Spotlight: European summit agrees to permanent defense cooperation, increased anti-terrorism measures

Source: Xinhua| 2017-06-23 02:13:32|Editor: MJ

British Prime Minister Theresa May arrives to attend a two-day EU Summit in Brussels, Belgium, June 22, 2017. (Xinhua/Ye Pingfan)

BRUSSELS, June 22 (Xinhua) -- European leaders agreed Thursday on the need for permanent defense cooperation and increased measures in the fight against terrorism.

They made the decision on the first day of the two-day European Summit at the European Council, which was bringing together in Brussels the heads of state of the 27 European Union member states, as well as British Prime Minister Theresa May.

In the context of what a Thursday European Council statement called "today's challenging geopolitical environment," and aiming to match the level of ambition set out in the EU Global Strategy plan, European heads of state agreed on the need to launch an "inclusive and ambitious Permanent Structured Cooperation (PESCO)" on defense.

In his remarks after the decision, European Council President Donald Tusk said PESCO was a "historic step, because such cooperation will allow the EU to move towards deeper integration in defence."

He noted that all EU member states will be invited to join, and that within three months, a "common list of criteria and commitments, together with concrete capability projects" will be drawn up to help implement the project.

Leaders also agreed to make reinforcements to external border security for the EU as well as the Schengen Zone. An Entry/Exit System was agreed upon and is expected "shortly," as well as the finalization of a "European Travel Information and Authorization System (ETIAS)," will enhance external border control and internal security, all allowing for specific cases for EU member states who do not fully apply Schengen rules.

Emmanuel Macron celebrated the moves in a press conference at his first European Summit since being elected President of France in May. Calling Entry/Exit checks an "indispensable element to a greater securization," he noted that he had defended such a policy during his campaign, against the calls of other French presidential candidates who wanted to throw out the Schengen agreement altogether.

The fight against terrorism and especially the struggle against terrorist propaganda online was another major theme of the first session of the European Summit. In light of recent attacks in the United Kingdom and other countries around the world, European leaders called on social media companies to do whatever necessary to stop the spread of radicalizing material on the internet.

"In practice, this means developing new tools to detect and remove such materials automatically," explained European Council President Donald Tusk, before adding, "And, if need be, we are also ready to adopt relevant legislation."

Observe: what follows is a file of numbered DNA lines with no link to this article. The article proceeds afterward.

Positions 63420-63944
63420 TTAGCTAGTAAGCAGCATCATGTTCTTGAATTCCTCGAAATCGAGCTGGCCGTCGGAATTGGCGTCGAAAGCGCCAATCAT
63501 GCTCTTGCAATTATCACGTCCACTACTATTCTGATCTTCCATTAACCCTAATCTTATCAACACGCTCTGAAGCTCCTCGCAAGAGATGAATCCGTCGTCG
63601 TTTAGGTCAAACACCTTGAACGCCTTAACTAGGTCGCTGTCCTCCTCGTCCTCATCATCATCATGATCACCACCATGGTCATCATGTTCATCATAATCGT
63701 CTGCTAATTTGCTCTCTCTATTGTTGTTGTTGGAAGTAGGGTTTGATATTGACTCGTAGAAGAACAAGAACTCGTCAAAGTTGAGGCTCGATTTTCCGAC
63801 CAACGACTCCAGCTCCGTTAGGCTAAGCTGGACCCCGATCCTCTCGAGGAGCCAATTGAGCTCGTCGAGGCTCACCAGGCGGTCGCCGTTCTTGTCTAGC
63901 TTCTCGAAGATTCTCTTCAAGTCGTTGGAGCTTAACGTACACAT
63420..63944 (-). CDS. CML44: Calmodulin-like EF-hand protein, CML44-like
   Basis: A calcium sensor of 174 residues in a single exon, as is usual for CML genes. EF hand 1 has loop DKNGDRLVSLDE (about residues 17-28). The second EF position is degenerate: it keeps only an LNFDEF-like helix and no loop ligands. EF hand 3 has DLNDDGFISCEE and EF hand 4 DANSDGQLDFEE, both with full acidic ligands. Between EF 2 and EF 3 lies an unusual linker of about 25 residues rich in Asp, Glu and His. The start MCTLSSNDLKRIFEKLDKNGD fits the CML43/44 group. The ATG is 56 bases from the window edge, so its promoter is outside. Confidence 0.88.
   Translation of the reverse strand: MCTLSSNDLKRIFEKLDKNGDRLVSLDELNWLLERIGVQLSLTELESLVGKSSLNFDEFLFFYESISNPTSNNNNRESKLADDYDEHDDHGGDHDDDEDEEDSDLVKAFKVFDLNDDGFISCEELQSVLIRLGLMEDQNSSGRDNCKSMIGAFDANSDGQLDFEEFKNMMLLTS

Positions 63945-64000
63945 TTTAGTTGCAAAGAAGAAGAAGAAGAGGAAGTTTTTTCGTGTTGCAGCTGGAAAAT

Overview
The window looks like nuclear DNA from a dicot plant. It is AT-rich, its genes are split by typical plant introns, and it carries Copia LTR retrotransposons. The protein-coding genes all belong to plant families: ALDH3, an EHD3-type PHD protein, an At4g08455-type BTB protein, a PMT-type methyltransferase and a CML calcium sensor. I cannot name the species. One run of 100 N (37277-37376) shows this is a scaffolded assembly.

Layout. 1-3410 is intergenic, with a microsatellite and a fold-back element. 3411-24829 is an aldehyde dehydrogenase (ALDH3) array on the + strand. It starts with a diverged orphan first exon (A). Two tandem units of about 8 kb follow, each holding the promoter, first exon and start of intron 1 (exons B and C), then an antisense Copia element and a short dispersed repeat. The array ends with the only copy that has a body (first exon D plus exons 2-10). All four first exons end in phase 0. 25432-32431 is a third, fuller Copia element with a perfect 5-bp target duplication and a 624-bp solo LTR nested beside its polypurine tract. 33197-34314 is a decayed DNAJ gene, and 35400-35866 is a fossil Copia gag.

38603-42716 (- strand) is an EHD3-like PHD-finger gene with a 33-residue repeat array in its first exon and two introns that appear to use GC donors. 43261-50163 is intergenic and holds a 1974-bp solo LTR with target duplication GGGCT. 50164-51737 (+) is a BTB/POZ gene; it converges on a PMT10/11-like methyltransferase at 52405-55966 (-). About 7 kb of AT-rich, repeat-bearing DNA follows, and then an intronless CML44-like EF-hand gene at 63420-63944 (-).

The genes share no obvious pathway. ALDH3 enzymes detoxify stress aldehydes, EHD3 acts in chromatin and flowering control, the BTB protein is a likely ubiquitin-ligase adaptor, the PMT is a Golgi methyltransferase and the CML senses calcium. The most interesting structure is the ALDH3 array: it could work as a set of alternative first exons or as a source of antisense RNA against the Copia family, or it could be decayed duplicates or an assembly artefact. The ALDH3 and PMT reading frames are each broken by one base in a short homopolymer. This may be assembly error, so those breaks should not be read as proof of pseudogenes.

German Chancellor Angela Merkel, speaking to the press after the first session, said leaders had agreed that, "if necessary and if there is ground and hard evidence for a terrorist background, then we must track those communications links." She assured listeners, however, that user privacy needed to be respected, "which is to say, very strict legal rules have to be respected."

It appears that the first session of the June European Summit went more quickly and smoothly than expected, with Chancellor Merkel remarking that good planning for the meeting and strong understanding with her French counterpart had contributed to the efficient outcomes. "I believe that Franco-German cooperation went a long way to bringing about very positive results."

Later Thursday evening, European leaders will discuss the political situation around Europe. Council President Donald Tusk said in his statement that he would be sharing his assessment of recent international meetings, including with United States President Donald Trump and Turkish President Recep Erdogan, in addition to the G7 and EU-China summits.

"I will also propose to the leaders that we send a clear signal on the Paris Agreement on Climate Change," Tusk said.

He also told the press that UK Prime Minister Theresa May would inform EU leaders Thursday evening on her intentions regarding the Brexit process. Donald Tusk stressed however that the European Council was "not a forum for Brexit negotiations, we have our negotiators for this, and so leaders will only take note of these intentions."

Donald Tusk went on to say that his goal for Thursday evening was to have the 27 EU leaders agree on the procedure for choosing new locations for the EU banking and medicines agencies, which are both currently based in the UK.

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